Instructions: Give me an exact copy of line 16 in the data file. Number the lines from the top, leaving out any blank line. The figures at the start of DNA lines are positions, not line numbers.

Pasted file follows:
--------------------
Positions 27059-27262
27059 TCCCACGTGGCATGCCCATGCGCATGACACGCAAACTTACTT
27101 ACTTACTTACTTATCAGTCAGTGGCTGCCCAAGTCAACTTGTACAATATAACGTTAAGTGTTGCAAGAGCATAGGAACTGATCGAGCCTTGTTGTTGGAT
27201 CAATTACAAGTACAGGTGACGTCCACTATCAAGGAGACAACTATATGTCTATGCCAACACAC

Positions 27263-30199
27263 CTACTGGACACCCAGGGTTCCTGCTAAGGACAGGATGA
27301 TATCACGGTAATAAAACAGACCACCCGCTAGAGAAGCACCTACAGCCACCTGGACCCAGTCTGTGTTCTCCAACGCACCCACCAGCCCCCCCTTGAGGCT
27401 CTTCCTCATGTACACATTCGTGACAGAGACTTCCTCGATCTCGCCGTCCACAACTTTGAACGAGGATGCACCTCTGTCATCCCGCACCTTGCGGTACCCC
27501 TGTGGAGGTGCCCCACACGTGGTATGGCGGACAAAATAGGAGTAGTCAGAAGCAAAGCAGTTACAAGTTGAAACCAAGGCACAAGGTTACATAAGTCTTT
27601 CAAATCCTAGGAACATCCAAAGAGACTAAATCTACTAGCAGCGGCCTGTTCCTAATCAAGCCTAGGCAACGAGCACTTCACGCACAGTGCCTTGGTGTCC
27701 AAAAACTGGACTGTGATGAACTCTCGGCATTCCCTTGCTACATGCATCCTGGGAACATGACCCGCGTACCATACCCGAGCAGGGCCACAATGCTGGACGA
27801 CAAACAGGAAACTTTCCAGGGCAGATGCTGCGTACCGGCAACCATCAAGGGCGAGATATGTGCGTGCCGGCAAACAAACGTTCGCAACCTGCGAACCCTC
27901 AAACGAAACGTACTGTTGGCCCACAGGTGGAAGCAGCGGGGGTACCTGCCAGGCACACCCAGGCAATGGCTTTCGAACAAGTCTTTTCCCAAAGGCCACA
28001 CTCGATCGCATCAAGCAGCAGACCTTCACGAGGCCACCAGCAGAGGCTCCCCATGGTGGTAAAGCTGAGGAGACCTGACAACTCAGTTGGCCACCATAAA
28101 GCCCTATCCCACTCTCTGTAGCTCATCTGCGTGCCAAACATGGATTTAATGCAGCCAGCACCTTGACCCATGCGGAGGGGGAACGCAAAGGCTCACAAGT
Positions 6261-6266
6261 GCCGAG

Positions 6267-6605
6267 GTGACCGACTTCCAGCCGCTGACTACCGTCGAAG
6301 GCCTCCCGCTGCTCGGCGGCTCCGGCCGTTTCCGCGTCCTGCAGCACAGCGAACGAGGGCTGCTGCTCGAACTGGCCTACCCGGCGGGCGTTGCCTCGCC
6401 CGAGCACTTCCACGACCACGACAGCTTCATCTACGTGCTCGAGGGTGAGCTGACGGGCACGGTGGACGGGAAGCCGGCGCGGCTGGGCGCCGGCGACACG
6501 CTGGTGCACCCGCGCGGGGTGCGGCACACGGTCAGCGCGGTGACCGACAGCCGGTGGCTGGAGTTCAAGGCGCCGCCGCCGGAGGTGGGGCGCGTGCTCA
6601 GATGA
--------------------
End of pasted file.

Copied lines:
Positions 6261-6266